Planning a communication strategy isn’t unethical.
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Scientists who engage with the public may have goals about influencing policy or behavior. But they also need to think about the short-term objectives that will help get them there.
In Europe, scientists will be marching on Earth Day largely as a sign of support for their silenced American colleagues.
Scientists are marching in 500 cities across the globe to protest US president Donald Trump's anti-science policies and make their voices heard.
Rhetoric can teach scientists how to effectively communicate what’s going on in the lab to the rest of us.
If you've only ever paired the idea of 'rhetoric' with 'empty,' think again. Rhetoricians of science have concrete techniques to share with researchers to help them communicate their scientific work.
Here's why I'm supporting this weekend's March for Science.
What happens to their credibility when scientists take to the streets? February 2017 Stand Up for Science rally in Boston.
The research community tends to assume advocacy doesn't mix with objectivity. One study suggests there's room for scientists to make real-world recommendations without compromising their trusted status.
Stories in the media are often the first or even the only way that people hear about science and medical news. So we need to get the reporting right.
Health reporting requires asking the right questions and doing quality research. But specialist skills are also handy, especially when it comes to knowing the language and processes of science.
A work of fiction gives an interesting insight into the real world of science research.
Thomas Barlow is more used to writing factual reports on science innovation, so his first novel gives an entertaining insight into the science community.
Taking stock of what we know works… or not.
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Now that we're in a post-truth world, a timely report from the National Academies of Sciences, Engineering and Medicine highlights evidence for what works and what doesn't when talking about science.
Australia needs an agreed approach to quality science teaching.
Australia’s performance in science continues to slide due to ineffective, traditional teaching practices and an outdated curriculum. Here's what needs to change.
More leadership is needed to tackle universities’ crises.
South Africa must address the root factors contributing to nationwide protests in the higher education sector or face dire consequences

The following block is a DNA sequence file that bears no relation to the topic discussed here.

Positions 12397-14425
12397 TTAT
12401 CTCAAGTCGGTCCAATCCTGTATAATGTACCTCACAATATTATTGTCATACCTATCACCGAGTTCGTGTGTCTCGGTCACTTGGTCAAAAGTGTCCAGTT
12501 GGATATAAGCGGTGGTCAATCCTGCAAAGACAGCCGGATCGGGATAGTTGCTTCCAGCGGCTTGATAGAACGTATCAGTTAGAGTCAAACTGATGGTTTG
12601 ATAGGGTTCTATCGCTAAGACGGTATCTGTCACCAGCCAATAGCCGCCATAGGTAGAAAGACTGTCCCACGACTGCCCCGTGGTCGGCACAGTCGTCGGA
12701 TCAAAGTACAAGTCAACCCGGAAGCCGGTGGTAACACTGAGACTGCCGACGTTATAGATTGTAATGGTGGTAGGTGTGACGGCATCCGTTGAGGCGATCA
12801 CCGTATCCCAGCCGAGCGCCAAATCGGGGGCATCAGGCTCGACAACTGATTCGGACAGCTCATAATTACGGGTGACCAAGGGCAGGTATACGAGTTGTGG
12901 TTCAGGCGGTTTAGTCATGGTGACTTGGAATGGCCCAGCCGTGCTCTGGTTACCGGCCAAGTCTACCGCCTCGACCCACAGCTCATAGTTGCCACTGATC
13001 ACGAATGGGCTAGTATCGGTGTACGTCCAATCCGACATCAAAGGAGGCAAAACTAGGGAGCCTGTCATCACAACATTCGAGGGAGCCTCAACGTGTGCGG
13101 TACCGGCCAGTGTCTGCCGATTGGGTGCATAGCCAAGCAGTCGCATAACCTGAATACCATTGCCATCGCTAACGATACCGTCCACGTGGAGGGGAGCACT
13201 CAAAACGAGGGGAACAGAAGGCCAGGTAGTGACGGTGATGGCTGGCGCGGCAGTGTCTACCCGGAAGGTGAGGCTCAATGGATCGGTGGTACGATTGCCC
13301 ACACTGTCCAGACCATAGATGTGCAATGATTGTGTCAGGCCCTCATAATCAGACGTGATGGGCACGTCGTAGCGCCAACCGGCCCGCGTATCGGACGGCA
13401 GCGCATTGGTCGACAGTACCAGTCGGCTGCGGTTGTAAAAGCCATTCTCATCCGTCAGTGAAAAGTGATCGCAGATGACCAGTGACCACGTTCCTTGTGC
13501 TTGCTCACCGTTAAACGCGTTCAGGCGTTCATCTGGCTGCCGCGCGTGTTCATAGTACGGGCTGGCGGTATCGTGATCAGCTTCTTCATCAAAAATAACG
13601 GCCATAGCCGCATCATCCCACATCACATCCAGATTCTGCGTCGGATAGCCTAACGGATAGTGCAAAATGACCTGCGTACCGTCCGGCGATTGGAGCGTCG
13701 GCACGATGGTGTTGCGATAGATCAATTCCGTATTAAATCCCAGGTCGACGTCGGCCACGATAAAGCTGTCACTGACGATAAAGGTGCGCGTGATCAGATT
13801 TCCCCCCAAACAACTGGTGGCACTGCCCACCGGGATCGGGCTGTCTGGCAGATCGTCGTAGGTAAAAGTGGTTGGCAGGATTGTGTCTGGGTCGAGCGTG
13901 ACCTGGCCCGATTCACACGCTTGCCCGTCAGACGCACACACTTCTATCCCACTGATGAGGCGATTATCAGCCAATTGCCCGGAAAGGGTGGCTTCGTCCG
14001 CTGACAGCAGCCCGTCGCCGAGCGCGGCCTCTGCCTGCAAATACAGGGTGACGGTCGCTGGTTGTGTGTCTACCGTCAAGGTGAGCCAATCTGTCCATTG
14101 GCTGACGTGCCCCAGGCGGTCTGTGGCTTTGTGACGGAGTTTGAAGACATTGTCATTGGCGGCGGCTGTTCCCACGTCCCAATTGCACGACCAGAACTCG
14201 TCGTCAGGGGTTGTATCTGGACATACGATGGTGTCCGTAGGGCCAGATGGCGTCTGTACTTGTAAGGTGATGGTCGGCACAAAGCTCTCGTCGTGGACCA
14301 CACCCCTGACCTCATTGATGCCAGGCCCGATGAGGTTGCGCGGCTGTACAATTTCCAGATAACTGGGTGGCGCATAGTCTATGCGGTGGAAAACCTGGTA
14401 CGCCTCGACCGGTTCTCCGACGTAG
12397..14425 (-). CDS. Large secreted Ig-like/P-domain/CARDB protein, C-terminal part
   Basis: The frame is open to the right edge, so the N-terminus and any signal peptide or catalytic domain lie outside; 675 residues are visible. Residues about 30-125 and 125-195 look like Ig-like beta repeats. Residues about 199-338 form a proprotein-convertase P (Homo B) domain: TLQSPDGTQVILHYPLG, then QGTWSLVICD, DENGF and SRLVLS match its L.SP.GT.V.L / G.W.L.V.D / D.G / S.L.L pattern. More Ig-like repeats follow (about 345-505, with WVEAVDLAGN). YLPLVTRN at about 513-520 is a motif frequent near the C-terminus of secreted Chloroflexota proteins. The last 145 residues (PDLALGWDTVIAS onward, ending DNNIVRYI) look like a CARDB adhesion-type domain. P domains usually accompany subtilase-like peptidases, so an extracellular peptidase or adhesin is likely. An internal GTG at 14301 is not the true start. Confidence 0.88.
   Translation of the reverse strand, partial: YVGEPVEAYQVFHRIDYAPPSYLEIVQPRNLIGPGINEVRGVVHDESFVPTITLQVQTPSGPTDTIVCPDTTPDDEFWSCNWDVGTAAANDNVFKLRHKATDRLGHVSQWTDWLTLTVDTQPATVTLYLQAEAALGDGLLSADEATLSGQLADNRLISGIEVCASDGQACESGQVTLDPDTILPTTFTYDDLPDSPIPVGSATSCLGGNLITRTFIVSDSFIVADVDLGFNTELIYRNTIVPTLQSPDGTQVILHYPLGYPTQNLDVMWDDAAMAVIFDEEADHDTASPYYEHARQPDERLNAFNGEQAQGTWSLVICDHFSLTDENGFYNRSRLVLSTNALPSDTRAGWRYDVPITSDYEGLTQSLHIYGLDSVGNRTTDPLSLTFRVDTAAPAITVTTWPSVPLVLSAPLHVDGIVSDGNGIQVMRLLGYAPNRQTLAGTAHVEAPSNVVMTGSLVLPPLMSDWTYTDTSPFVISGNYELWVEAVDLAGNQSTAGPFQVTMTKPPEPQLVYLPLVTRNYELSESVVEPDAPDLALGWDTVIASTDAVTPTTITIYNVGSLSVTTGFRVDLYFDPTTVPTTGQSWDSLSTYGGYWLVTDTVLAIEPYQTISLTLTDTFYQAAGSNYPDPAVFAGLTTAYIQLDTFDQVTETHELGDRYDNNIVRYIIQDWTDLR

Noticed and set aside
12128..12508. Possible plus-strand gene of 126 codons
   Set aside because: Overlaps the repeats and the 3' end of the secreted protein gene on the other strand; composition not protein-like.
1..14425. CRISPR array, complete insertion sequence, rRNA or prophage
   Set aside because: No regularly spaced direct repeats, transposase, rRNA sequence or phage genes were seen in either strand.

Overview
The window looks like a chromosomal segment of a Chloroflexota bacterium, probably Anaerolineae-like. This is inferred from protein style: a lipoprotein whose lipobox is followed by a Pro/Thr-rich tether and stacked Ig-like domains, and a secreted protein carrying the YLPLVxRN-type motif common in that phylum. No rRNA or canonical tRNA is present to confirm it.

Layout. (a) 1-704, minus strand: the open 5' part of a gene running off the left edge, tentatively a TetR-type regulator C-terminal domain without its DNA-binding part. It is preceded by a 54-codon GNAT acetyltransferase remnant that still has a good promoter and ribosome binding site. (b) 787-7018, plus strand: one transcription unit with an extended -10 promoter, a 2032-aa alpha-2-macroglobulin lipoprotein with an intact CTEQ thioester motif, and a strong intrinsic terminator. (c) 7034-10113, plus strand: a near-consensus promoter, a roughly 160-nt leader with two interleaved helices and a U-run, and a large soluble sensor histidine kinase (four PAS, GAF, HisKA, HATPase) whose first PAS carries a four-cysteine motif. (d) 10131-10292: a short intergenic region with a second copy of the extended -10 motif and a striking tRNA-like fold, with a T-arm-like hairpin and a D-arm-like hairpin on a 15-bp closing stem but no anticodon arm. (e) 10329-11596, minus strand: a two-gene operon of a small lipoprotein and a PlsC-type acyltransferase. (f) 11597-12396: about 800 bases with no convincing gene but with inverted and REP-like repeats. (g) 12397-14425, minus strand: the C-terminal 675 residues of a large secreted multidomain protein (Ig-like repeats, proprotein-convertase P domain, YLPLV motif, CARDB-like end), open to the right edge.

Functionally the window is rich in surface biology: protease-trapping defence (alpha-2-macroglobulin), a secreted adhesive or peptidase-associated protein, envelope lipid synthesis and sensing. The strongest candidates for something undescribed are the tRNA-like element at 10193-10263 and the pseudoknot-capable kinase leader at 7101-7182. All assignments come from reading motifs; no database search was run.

When scientists engage local communities in dialogue about their research, both sides benefit.
Simon Elwin/Namibian Dolphin Project Education Day 2015
There is broad acknowledgement that the way science is taught and practised in Africa is not socially inclusive.
Who are the winners and losers from recent medical research funding announcements?
The recent NHMRC funding announcement has renewed criticism about how medical research is funded in Australia. Is the system fair? Or is it stacked against some researchers?
Scientists have a lot to contribute – and a lot to lose.
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The scientific community enjoys one of the highest levels of trust among American institutions. But engaging in the political arena during a contentious election season comes with dangers.
Some changes to visa rules could make travel easier for scientists.
Scientists from the developing world perceive current visa rules as a major impediment to professional travel. They miss out on opportunities to collaborate globally.
Climate change and the current El Niño have left Africans more vulnerable than ever to hunger.
Economic growth alone won't end hunger. Good policies and programmes are needed, too. Scientists and researchers have a role to play in these initiatives.
Science communication puts research under the microscope.
Science communication has grown in leaps and bounds over the past 60 years. It plays a crucial role in democratising science and making it less mysterious.
Scientists themselves may be the key to finding the right balance.
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The public loses when their only choices are inaccessible, impenetrable journal articles or overhyped click-bait about science. Scientists themselves need to step up and help bridge the divide.
Scientists need to learn how to hit other communication goals.
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Broader goals like building trust, fostering excitement about science and influencing policy decisions don't necessarily just fall into place when researchers focus only on describing their work.
Investment in science and innovation is needed to help build Africa.
Kate Holt/Africa Practice/Flickr
Successful economies are led by innovation and driven by knowledge. For Africa to advance, it needs to make more substantial investments in its research and development sector.
Science and innovation can improve the world –but scientists have to help ensure strong democracies too.
African mathematicians and scientists have an important role to play in establishing and protecting a democratic continent.